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Adolescent cannabinoid exposure has been shown to alter cognitive, reward-related, and motor behaviors as well as mesocorticolimbic dopamine (DA) function in adult animals. Pain is also influenced by mesocorticolimbic DA function, but it is not known whether pain or cannabinoid analgesia in adults is altered by early exposure to cannabinoids.
To determine whether adolescent Δ9-tetrahydrocannabinol (THC) exposure alters pain-related behaviors before and after induction of persistent inflammatory pain, and whether it influences antinociceptive of THC, in adult rats, and to compare the impact of adolescent THC exposure on pain to its effects on known DA-dependent behaviors such as exploration and consumption of a sweet solution.
Vehicle or THC (2.5 to 10 mg/kg s.c.) was administered daily to male and female rats on post-natal day (PND) 30–43. In adulthood (PND 80–88), sensitivity to mechanical and thermal stimuli before and after intraplantar injection of complete Freund’s adjuvant (CFA) was determined. Antinociceptive, exploratory, and consummatory effects of 2.0 mg/kg THC were then examined.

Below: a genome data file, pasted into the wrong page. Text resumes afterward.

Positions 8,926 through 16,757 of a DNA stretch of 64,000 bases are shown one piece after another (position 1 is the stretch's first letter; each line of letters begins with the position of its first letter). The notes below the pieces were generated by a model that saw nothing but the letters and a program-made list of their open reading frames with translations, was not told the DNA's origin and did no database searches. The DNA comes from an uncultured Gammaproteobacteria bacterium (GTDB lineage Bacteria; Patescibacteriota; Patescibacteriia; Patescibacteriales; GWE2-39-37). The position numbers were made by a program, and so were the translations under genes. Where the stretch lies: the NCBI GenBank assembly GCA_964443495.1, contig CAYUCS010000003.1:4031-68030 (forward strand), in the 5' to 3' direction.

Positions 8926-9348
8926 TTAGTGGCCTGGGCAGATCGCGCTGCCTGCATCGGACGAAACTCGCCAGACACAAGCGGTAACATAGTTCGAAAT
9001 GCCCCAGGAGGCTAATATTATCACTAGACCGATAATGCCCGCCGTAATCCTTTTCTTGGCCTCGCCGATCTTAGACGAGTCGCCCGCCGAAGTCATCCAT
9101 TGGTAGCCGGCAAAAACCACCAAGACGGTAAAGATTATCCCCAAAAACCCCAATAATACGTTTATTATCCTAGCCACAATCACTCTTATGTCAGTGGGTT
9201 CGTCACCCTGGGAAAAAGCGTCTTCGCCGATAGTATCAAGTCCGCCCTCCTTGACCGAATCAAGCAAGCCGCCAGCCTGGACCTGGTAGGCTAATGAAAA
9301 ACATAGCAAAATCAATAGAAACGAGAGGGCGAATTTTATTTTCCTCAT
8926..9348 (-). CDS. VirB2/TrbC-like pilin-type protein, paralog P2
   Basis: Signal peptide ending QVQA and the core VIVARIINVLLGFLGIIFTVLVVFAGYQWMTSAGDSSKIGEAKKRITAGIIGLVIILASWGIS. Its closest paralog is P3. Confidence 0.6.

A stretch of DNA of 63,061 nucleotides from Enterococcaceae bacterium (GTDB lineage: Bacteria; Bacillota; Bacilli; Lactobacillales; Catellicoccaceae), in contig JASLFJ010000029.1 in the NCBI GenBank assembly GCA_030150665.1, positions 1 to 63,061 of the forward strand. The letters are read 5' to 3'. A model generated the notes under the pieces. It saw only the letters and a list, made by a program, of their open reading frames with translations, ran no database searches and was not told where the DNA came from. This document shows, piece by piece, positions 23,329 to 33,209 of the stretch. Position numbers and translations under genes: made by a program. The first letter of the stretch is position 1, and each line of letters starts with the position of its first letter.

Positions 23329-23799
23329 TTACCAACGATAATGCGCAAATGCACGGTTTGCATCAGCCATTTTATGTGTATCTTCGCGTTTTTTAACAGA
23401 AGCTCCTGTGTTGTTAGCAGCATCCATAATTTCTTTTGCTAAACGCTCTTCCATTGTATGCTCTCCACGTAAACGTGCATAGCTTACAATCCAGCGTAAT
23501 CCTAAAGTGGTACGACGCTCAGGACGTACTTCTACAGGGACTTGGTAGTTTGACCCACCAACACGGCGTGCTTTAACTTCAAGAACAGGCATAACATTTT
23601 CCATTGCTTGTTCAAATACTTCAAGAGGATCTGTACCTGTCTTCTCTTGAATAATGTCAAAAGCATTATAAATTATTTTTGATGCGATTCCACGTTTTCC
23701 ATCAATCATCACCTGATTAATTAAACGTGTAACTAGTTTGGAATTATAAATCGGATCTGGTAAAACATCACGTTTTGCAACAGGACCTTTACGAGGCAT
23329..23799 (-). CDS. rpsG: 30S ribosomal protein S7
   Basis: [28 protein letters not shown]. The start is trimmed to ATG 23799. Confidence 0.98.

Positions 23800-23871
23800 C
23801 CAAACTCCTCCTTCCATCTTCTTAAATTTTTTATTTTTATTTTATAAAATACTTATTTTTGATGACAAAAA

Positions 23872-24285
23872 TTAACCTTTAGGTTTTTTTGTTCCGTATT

Adolescent THC exposure did not significantly alter adult sensitivity to non-noxious or noxious stimuli either before or after CFA injection, nor did it alter the antinociceptive effect of THC. In contrast, adolescent THC exposure altered adult exploratory and consummatory behaviors in a sex-dependent manner: when tested as adults, adolescent THC-treated males showed less hedonic drinking than adolescent vehicle-treated males, and females but not males that had been THC-exposed as adolescents showed reduced sensitivity to THC-induced suppression of activity and THC-induced hedonic drinking as adults.
Adolescent THC exposure that altered both exploratory and consummatory behaviors in adults did not alter pain-related behaviors either before or after induction of inflammatory pain, suggesting that cannabinoid exposure during adolescence is not likely to substantially alter pain or cannabinoid analgesia in adulthood.